Gribble was in the midst of a tough round at the Arnold Palmer Invitational when he snuck up on a gator sunning itself just left of the sixth fairway at Bay Hill. With a swift thwack on the tail, Gribble startled the gator and then nonchalantly watched it jump back into the water lining the hole.

“The gator looked like he needed some exercise,” Gribble said after closing out a 5-over 77. “I guess I was trying to get some adrenaline going somehow, but I wasn’t really afraid of it.”

Friday, March 17, 2017

Here's why it's not a good idea to barge into a bank waving a gun....

....Because there might be a former deputy sheriff working as a security guard who actually knows how to use a gun.


A bank security guard in Illinois who fatally shot an armed would-be robber will not face charges, authorities said Tuesday.

Brian Harrison acted heroically, authorities say, as he pulled his weapon and fired repeatedly at suspect Laurence Turner at the Alpine Bank in Rockford on Jan. 20. The dramatic incident was caught on surveillance video. [via New York Daily News}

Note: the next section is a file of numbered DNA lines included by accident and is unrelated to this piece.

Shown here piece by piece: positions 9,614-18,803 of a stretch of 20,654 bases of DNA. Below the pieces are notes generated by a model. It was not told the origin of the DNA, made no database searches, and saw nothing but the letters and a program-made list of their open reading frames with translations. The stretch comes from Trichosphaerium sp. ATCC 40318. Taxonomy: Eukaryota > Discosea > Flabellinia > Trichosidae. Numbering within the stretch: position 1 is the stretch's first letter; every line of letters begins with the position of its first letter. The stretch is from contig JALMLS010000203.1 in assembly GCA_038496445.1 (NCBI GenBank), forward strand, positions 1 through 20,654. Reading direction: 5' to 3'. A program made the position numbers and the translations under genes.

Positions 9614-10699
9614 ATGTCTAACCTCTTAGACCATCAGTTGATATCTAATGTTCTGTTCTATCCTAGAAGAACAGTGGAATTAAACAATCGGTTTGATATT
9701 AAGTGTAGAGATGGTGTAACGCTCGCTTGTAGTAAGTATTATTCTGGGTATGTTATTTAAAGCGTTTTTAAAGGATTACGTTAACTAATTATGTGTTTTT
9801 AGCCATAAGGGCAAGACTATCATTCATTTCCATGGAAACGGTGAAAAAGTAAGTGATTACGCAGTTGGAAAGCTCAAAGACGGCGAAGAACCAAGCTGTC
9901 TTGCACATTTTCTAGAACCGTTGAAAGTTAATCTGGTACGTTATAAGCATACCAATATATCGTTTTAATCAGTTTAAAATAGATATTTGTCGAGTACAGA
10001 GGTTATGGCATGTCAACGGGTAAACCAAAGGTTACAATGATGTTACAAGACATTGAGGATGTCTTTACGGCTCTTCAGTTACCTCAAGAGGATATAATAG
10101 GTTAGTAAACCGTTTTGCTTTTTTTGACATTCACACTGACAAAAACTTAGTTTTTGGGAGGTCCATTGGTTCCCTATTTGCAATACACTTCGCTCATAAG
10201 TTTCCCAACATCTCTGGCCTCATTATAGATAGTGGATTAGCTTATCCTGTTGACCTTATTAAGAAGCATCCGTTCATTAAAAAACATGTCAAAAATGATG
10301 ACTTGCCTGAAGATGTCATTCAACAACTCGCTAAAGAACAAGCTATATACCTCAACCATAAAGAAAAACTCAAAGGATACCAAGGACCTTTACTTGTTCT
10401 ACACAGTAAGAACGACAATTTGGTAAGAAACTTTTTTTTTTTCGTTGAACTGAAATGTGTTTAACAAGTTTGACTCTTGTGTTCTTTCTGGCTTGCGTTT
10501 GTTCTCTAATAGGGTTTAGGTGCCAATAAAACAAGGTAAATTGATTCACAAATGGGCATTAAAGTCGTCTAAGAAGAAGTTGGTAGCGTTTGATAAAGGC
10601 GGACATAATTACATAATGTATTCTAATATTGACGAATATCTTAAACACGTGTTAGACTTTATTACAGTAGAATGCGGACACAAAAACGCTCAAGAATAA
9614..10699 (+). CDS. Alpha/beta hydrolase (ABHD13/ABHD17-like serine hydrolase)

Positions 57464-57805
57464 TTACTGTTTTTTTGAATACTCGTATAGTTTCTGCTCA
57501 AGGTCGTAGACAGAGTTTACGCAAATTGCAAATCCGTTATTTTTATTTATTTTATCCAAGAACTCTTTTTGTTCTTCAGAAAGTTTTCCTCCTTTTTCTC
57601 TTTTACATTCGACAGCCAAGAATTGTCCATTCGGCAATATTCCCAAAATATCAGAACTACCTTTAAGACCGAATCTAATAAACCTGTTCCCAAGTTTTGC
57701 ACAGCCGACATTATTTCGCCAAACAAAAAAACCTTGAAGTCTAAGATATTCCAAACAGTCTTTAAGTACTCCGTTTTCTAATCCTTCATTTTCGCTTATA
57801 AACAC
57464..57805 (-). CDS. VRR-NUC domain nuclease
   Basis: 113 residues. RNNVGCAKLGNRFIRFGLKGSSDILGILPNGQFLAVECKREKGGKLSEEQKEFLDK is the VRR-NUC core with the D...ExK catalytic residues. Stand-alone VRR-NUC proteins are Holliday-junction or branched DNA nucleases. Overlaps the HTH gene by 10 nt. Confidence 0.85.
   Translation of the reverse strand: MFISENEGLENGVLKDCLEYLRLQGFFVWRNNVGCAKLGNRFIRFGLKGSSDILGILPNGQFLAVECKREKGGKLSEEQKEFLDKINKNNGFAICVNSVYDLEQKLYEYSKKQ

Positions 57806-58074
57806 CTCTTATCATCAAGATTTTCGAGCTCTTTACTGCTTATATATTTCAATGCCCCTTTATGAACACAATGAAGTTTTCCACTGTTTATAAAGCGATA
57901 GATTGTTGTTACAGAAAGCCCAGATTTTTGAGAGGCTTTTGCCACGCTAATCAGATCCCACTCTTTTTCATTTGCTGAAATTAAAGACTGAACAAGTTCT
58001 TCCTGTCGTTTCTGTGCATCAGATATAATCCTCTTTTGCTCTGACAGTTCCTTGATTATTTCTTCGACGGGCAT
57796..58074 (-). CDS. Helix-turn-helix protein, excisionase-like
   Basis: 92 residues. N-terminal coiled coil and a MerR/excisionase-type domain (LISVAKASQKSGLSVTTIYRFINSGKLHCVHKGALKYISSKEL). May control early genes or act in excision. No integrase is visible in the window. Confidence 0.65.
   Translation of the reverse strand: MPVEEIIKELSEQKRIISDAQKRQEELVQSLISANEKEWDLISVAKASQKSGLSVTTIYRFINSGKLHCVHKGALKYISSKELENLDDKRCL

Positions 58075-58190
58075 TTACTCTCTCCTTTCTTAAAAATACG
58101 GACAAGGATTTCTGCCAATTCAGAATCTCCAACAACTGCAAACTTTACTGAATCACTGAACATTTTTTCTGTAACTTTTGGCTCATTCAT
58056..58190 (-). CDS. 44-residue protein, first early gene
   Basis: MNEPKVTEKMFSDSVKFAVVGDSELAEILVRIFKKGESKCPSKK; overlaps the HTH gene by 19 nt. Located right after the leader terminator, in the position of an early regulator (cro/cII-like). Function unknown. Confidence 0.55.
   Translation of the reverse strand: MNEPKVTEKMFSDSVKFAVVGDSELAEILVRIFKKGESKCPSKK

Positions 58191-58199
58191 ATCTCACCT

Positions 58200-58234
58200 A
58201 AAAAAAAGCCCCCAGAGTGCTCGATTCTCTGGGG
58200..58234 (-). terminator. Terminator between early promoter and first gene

Laurence Turner waves gun inside the Alpine Bank
in Rockford, Illinois. (Scroll to 4:30 on the video
to see this angle.)

Turner falls to floor after being shot dead by former
deputy sheriff Brian Harrison.

Wednesday, March 15, 2017

Monday, March 13, 2017

Is your microwave watching you? Let's check with the White House experts

I said, “Be careful, his bow tie is really a camera.”
"America" —Simon & Garfunkel.





Washington Post, March, 13, 2017.


Your mid-afternoon time waster

Olly the Jack Russell Terrier goes nuts at a dog agility contest.

Friday, March 10, 2017

Your lunch hour time waster

Today's lunch hour time waster is about South Korea and kids.

Professor Robert Kelly was speaking with the BBC [via Skype] about the ousting of South Korea's president when his office door opens up and a toddler stomps in jovially and taps dad on the arm, eager to play. "I think one of your children's just walked in," the BBC interviewer says, stifling a laugh.